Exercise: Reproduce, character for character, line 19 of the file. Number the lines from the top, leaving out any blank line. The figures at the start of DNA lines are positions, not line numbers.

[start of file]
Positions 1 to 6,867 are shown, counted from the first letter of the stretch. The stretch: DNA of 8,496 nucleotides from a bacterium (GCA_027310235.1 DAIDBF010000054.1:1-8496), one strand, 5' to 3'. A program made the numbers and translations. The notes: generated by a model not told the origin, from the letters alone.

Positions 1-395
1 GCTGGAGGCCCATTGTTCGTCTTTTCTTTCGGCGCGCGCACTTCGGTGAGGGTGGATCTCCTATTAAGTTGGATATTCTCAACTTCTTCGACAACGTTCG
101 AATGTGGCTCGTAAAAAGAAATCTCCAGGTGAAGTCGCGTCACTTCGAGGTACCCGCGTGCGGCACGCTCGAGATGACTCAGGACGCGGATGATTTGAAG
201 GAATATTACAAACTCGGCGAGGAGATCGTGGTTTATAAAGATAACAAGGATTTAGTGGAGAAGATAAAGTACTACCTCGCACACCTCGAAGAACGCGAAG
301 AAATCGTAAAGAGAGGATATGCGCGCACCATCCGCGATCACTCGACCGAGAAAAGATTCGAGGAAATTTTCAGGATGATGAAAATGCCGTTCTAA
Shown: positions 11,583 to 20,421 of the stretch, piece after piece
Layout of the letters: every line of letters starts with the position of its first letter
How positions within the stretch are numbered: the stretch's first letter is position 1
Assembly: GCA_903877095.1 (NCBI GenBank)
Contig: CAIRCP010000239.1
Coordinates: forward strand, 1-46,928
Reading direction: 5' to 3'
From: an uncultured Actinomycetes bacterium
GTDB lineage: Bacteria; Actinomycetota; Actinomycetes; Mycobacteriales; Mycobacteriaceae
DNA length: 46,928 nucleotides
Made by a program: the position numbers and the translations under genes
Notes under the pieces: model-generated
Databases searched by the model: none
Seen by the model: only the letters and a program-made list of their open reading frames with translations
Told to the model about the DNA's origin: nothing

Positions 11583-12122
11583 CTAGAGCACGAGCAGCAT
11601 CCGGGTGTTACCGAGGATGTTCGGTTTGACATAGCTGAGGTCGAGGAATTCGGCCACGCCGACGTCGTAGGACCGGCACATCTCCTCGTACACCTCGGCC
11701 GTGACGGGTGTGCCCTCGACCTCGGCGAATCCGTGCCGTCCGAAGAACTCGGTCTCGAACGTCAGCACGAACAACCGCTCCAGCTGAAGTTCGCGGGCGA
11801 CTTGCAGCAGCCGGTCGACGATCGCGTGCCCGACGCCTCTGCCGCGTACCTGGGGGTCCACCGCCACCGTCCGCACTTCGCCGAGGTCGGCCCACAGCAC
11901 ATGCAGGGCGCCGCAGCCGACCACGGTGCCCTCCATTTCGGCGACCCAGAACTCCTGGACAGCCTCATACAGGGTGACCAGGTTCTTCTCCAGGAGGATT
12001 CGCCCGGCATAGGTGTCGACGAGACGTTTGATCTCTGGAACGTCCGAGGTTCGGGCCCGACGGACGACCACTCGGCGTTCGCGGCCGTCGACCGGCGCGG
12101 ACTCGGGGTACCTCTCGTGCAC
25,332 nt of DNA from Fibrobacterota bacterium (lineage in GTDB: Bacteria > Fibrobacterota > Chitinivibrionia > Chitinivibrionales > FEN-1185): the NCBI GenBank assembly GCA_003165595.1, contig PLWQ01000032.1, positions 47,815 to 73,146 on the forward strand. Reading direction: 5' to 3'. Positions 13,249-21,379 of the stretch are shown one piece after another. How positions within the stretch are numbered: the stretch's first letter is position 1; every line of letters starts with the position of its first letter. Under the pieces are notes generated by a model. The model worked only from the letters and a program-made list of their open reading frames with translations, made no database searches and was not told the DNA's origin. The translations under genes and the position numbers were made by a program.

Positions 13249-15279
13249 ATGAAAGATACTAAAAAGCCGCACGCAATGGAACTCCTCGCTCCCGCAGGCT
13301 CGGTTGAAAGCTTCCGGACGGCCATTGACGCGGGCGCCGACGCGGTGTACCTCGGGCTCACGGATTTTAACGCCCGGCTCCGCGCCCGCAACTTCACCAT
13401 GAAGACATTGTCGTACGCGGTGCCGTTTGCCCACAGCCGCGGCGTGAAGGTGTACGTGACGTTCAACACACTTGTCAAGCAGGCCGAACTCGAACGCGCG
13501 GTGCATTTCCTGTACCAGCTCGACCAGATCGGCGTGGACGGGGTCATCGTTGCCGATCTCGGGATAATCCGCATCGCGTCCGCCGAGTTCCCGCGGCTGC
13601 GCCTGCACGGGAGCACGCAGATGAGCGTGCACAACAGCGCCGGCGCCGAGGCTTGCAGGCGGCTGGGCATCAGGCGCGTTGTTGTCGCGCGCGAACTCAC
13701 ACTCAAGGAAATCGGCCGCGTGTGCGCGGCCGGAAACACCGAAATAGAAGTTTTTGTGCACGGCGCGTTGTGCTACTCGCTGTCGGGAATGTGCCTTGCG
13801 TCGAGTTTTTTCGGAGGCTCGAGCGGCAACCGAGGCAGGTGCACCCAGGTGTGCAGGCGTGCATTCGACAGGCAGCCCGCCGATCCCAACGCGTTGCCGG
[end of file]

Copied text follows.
Databases searched by the model: none